As far as tracking the car, sure. But when you bring it into the dealership for a powertrain failure and the powertrain is stock (no tunes, etc.), it require a higher level of effort from BMW to determine that you tracked your car compared to just visually inspecting that you have a catless downpipe and programmatically determining that your ECU has been modified.
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      12-03-2018, 02:18 PM   #64
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Right, but if that OEM (ie. Mann oil filter) product's failure causes additional damage such as catastrophic engine damage, it's not on BMW, it's on the OEM (such as Mann) to repair your engine. If you purchased a genuine BMW oil filter and it fails (media breaks apart) and causes catastrophic engine failure, it's on BMW.

As far as tracking the car, sure. But when you bring it into the dealership for a powertrain failure and the powertrain is stock (no tunes, etc.), it require a higher level of effort from BMW to determine that you tracked your car compared to just visually inspecting that you have a catless downpipe and programmatically determining that your ECU has been modified.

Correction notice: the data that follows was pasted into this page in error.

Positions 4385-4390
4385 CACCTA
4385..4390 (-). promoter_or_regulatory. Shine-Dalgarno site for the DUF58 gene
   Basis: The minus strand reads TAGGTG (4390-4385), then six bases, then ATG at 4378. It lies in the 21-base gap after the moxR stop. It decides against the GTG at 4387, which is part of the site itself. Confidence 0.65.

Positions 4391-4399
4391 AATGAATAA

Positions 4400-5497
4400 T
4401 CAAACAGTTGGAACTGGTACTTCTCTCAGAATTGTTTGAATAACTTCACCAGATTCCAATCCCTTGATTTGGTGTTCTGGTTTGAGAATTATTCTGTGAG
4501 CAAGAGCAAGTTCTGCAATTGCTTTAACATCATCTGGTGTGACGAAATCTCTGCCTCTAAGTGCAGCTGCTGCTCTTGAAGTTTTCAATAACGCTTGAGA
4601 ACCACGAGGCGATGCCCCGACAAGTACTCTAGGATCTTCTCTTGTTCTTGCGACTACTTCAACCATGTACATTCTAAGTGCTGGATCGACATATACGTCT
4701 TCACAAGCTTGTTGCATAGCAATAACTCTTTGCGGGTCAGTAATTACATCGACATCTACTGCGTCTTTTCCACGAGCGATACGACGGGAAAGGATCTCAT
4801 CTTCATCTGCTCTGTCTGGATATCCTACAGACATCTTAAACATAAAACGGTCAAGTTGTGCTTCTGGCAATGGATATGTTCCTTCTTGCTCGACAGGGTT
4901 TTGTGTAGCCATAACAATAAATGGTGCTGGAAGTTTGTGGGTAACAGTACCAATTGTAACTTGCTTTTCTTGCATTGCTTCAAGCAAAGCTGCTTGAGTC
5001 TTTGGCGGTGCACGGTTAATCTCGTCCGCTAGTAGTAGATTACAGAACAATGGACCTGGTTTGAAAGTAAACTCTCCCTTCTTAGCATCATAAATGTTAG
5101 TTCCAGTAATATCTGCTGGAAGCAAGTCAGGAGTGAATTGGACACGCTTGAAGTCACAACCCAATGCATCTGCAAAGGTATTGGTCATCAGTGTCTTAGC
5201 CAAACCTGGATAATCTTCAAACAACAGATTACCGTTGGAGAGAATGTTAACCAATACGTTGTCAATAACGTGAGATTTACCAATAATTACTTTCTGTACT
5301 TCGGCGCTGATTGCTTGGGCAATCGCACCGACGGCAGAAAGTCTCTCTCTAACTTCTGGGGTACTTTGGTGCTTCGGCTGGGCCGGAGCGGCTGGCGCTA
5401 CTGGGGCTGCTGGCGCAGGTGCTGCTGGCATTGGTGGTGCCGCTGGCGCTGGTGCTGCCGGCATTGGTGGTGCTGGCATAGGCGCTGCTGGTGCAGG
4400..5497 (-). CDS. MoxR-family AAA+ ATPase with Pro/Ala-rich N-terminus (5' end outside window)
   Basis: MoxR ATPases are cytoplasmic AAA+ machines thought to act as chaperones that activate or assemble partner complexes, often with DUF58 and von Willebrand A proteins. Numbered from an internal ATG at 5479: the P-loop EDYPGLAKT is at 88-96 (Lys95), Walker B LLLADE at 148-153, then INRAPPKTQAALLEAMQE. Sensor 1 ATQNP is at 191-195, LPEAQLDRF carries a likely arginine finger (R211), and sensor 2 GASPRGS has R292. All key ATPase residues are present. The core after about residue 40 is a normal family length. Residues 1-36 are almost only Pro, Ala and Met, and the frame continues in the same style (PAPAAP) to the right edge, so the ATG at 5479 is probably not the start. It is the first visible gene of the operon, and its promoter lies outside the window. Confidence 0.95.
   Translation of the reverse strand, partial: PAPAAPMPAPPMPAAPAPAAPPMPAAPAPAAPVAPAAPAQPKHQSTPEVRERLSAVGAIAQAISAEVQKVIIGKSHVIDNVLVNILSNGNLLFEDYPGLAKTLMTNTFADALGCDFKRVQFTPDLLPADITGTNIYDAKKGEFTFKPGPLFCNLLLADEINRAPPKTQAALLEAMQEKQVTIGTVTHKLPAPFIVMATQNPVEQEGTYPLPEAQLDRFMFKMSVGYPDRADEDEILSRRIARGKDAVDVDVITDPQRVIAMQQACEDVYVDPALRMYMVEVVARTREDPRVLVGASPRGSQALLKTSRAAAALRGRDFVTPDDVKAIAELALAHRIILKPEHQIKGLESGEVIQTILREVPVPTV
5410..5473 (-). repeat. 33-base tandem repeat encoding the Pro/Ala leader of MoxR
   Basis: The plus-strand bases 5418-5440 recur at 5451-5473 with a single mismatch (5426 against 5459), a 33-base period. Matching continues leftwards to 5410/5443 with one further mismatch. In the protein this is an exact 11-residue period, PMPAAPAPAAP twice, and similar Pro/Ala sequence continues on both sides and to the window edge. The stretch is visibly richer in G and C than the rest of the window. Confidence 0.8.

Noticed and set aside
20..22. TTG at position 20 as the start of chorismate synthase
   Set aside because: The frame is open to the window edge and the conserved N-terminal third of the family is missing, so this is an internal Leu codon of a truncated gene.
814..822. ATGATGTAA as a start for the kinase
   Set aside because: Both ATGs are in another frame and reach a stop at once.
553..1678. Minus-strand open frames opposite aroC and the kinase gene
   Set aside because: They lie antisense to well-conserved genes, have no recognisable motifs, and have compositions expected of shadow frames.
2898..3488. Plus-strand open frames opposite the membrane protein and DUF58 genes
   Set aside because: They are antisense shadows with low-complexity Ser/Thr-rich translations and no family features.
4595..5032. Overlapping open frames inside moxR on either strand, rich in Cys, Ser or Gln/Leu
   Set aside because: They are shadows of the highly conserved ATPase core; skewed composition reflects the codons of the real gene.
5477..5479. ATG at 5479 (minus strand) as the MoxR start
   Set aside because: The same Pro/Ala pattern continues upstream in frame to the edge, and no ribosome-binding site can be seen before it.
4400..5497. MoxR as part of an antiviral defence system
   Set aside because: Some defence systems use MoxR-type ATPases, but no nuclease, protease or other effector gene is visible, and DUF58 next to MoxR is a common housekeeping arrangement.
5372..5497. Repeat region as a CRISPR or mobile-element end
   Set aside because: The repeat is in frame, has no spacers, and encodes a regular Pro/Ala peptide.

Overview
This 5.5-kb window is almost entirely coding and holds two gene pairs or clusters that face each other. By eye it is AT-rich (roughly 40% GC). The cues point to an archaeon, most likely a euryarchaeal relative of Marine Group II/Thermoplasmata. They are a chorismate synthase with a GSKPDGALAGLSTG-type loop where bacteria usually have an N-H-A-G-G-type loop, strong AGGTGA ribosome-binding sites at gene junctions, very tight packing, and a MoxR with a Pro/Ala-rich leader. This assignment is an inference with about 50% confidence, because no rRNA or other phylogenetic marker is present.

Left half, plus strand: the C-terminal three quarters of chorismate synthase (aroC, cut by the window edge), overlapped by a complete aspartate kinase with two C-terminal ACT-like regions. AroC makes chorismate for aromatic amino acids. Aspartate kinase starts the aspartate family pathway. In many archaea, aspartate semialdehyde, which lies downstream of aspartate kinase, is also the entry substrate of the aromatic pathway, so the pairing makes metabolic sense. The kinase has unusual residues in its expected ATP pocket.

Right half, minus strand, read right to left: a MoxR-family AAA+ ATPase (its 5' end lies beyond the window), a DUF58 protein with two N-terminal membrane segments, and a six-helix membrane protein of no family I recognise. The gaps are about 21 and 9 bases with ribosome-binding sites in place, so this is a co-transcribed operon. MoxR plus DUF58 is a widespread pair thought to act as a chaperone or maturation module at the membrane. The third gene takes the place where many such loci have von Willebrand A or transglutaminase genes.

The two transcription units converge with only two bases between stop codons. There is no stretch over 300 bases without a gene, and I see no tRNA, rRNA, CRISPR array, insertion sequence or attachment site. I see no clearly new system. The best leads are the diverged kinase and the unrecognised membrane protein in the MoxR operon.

No man, that's just not right. If it is OEM spec and/or has a part number that matches, BMW must honor the warranty. This was put in place specifically because OEMs were taking parts like a Mann filter, repackaging it, and doubling the price. This is still the same practice because people will pay more for knowing it's OEM, but the law requires that they provide alternatives to make it more fair to the consumer. It might result in a chargeback upstream at the corporate level, but that is a battle settled long after your claim should be processed and paid out.